Change to education system imminent as schools return
EAGER students piled into schools on the Coast after more than five weeks of remote learning yesterday as a sense of normality in the education sector is restored.
Primary and secondary schools across the state welcomed students from Year 2 to 10 for the first time since coronavirus restrictions were implemented, with hygiene practices and social-distancing measures now in place.
Matthew Flinders Anglican College principal Stuart Meade said students and staff had been buzzing at the sound of Monday's bell.
"It was a really happy feeling at the gates this morning and throughout the day," he said.
"At the moment, for many of us, it's like the first day of the school year."
The unprecedented change of home schooling had been met with spirit by staff, Mr Meade said, as teachers worked to keep students engaged.
"I would be giving them an A or A+ in terms of how they went," he said.
"The ability and the willingness for our teachers to recalibrate the way they delivered content and remain connected - they had to do it virtually overnight - was an almighty effort.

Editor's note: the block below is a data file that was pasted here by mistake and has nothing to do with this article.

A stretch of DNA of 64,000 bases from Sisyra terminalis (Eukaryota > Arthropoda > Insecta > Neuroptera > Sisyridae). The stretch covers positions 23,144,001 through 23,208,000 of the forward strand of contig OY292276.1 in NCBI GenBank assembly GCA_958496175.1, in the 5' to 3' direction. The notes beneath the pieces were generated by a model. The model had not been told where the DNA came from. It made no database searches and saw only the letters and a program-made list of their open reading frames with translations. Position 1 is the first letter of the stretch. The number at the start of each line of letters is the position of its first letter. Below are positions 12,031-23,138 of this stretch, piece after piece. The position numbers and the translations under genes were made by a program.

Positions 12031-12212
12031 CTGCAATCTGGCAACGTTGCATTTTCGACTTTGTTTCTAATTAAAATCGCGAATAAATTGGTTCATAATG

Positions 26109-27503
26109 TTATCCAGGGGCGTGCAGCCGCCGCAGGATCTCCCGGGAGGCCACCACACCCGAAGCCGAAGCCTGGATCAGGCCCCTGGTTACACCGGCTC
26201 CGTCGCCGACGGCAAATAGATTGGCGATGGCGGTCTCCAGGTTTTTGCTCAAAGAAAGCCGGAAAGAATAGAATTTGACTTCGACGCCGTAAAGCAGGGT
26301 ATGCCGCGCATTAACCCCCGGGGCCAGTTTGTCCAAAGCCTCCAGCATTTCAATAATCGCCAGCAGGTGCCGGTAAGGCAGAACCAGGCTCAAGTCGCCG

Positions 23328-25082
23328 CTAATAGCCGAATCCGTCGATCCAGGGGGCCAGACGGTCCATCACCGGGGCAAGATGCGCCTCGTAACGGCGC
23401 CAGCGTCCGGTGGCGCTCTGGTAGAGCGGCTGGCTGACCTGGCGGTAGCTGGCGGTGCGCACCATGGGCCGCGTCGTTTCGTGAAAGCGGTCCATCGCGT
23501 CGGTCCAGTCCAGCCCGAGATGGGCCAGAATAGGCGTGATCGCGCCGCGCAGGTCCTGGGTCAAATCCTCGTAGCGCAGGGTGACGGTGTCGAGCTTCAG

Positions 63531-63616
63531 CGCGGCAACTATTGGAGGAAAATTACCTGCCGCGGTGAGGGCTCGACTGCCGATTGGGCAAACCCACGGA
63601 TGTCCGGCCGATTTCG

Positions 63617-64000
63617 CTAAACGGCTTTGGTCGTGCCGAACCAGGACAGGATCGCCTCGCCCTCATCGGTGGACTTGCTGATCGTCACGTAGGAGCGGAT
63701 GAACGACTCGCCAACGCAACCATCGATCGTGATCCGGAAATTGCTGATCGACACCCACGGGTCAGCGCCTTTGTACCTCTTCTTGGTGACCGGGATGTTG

"It's been an outstanding approach. They're to be very highly commended."
Mr Meade said remote learning was just one of the challenges the college had dealt with, including the issue of whether staff had to be stood down due to financial impact.
"There's been a number of different layers to dealing with this health and financial crisis," he said.
"One of the biggest challenges we faced was dealing with the information that has been coming down from Federal and State governments and chief health officers because it hasn't always been consistent.
"We've had to interpret that information about how it would best suit our context, while remaining in the guidelines. That has been really difficult."
While schools are now welcoming students, Mr Meade said the changes staff were forced to make could help to build a stronger education system after coronavirus restrictions were lifted.
"One of the biggest things schools will be doing, and it's not just unique to ours, is to be sitting down and reflecting on what has taken place and what we can learn from the different environment and situations that we've been in," he said.
"There's always some upside and we have to learn from that.
"Whether that is the way we communicate with families, whether that is the way that we present various classes and subjects to students, the sense of connection … do we need to do that differently?
"All those lessons are really important for schools and I think you'll see some changes in schools across the board in the months ahead."